George Bush and Dick Cheney are classic authoritarian leaders. Secrecy and contempt for the rule of law are hallmarks of their brand of governing. John Dean is once again warning that there is a cancer growing on the presidency. Unlike the crimes of the Nixon administration, however, those of the Bush-Cheney administration have hurled the world toward a simmering, low-grade world war pitting poor Muslim countries against the United States and our allies. International relations between the United States and the rest of the world have never been worse, and this deterioration is directly attributable to the authoritarian nature of the Bush-Cheney regime. Because they are authoritarians, they will not change their tactics because they are incapable of doing so. That means you can expect at least two more years of deteriorating international relations, simmering war in the Middle East, unstable markets, high energy prices and terrorist acts against Western targets. 

It will be interesting to see how much the mainstream media ignore John Dean's book and its implications for our democracy. Currently, the mainstream media are acting like authoritarian followers, deferring to the Bush-Cheney administration regardless of the egregiousness of their policies and actions. We can only hope that more conservatives with a conscience will come forward and speak out against the Bush Cheney administration's disastrous disregard for the rule of law, and for our democratic principles.

Dr John


 

Karl's Pickle
July 13th, 2006

 


Karl Rove has been using the war in Iraq and the so-called "war on terror" to help get Bush and other Republicans elected for several years now. This tactic worked well in the 2002, and 2004 elections. The question is, does the war now present another opportunity for Karl to drum up support for the Bush administration and the Republicans, or has the Iraq war become Karl's pickle?

Karl Rove has been able to turn political sow’s ears into silk purses in the past, but as violence spirals out of control in Iraq, that trick is going to become more and more difficult to pull off. Karl will tell Republicans to attack the Democrats resolve on winning the war in Iraq, and attempt to tie the Iraq war to terrorism. But as violence escalates throughout the Middle East, it is going to be very difficult to put a happy face on the growing civil war in Iraq, especially in light of the tensions between Israel and its neighbors, and the possibility of a widening war throughout the region.

What had been Karl's secret weapon may in the end turn out to be Karl's pickle. He can't ignore the war, but it will become increasingly difficult to sell it to the American people as something that is in their best interest. Clearly, the Bush administration's policies in the Middle East have made that region of the world far more volatile, and have made the United States far less safe. Nonetheless, the cards have been dealt, and Karl has to play his hand.

Dr John


 

Contracting Democracy
July 8th, 2006


George Bush will be remembered for many erosions to our democracy ranging from imprisonment without representation or trial to warrant-less spying on American citizens. But one of the greatest injuries to our democratic system may be the corporate contracting of America. The Bush administration now contracts out government jobs to private corporations in a way that no other American administration would ever have contemplated.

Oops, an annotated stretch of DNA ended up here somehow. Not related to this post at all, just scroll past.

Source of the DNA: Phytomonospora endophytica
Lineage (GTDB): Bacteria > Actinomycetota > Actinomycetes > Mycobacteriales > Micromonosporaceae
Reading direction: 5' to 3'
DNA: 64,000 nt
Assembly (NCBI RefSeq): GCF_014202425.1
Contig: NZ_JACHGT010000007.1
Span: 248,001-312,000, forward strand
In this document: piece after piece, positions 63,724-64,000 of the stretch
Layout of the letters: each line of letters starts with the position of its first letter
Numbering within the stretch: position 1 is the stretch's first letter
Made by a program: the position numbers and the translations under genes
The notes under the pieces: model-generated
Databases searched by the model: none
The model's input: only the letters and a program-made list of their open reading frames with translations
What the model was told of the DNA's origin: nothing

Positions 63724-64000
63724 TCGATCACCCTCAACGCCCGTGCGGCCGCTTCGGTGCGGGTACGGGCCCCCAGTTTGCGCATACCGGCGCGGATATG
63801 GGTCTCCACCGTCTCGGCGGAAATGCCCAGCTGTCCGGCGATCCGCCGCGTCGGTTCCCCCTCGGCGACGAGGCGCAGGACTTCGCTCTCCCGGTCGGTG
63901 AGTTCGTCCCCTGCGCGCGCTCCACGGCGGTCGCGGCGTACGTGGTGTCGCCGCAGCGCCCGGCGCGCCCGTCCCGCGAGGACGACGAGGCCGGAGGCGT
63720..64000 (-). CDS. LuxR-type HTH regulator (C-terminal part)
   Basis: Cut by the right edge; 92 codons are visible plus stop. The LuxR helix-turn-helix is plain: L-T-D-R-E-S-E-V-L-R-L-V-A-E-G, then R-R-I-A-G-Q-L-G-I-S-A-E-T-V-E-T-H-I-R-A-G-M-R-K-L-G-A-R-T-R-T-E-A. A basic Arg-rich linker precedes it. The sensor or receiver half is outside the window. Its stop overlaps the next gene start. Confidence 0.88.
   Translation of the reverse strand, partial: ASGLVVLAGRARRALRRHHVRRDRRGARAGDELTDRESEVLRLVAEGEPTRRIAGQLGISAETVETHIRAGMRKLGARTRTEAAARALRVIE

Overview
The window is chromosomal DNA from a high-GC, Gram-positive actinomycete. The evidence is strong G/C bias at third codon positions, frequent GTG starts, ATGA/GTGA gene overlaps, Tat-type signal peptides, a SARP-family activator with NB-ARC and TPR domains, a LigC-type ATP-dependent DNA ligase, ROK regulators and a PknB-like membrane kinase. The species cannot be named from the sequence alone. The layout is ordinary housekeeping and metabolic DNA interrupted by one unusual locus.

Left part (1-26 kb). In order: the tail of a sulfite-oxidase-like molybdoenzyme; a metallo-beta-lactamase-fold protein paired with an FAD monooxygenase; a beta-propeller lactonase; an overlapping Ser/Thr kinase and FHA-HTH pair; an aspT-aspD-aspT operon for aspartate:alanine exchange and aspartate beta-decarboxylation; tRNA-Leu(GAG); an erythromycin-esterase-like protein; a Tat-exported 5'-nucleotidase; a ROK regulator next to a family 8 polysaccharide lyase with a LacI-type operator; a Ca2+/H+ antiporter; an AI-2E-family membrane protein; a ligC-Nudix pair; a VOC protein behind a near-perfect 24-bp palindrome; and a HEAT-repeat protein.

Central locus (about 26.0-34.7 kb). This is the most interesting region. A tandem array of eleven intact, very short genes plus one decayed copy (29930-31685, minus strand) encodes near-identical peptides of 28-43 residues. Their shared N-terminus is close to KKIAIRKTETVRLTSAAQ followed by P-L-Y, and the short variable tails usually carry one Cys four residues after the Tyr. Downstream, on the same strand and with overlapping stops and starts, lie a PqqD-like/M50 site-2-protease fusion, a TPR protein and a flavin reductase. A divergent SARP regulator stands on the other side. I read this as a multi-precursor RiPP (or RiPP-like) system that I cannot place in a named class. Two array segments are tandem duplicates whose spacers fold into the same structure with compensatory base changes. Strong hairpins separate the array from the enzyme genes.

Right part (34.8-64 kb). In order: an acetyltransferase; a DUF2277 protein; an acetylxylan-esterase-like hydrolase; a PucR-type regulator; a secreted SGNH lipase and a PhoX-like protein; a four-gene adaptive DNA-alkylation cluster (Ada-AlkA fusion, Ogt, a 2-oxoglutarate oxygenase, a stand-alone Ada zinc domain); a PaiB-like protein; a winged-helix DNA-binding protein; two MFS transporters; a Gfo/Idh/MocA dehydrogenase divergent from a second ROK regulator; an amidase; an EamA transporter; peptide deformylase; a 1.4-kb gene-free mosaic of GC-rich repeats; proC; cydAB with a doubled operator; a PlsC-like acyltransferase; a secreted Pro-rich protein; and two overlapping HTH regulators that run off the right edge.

So-called Private Military Companies (PMCs) have become a ubiquitous American fixture in Iraq. You've heard many of their names, including Halliburton, Kellogg Brown and Root, Parsons, Fluor, Titan, Vinnell Corp., Custer Battles and many others providing a variety of services for the war effort, at great profit. In many cases, services that have been contracted for were never delivered, and vast sums of money have vanished into partially completed projects that are now abandoned.

By far the great majority of PMCs in Iraq are providers of security services. These include companies ranging from Blackwater to Triple Canopy, to “DTS Security” to BH Defense and many, many more. Because our troops are spread so thin and have been stretched to the breaking point, our government is being forced more and more to rely on private security companies to provide combat support functions including convoy escort, force protection, and personnel protection.

In effect the Bush administration has decided that private industries are far more capable of performing combat operations than our military, and has therefore decided to privatize military operations to the greatest extent possible. And because the government is operating under great national debt, the money for the war has been borrowed from foreign banks. This is not war on the cheap, but rather war on a “platinum credit card”.

The hiring of mercenaries to perform combat operations in Iraq is a slap in the face and an insult to those in uniform. Contractors earn five times to 10 times the combat pay that our soldiers earn. This is one of the primary reasons that the war in Iraq has been so expensive as compared with previous wars, combined with the fact that the United States is going it pretty much alone and therefore cannot count on the international community to help defray the costs. A new film by Robert Greenwald, "Iraq for Sale", will be out this Fall, and will detail the extreme downsides of contracting out a war effort.

The planning for war in Iraq was done with extreme naïveté and lack of understanding of both history and foreign-policy. The Bush administration has discovered the hard way that they are fallible, and that ideology and hegemony cannot replace diplomacy in the service of international relations.

The corporatization of America, and of our government functions, right up to the waging of wars, will not serve the people of the United States well. The contracting of America will drive up the cost of performing any government function, and will remove government oversight of supposedly governmental functions, leaving no one accountable, but every corporation profitable. A government without accountability is anathema to a true democracy.

Dr John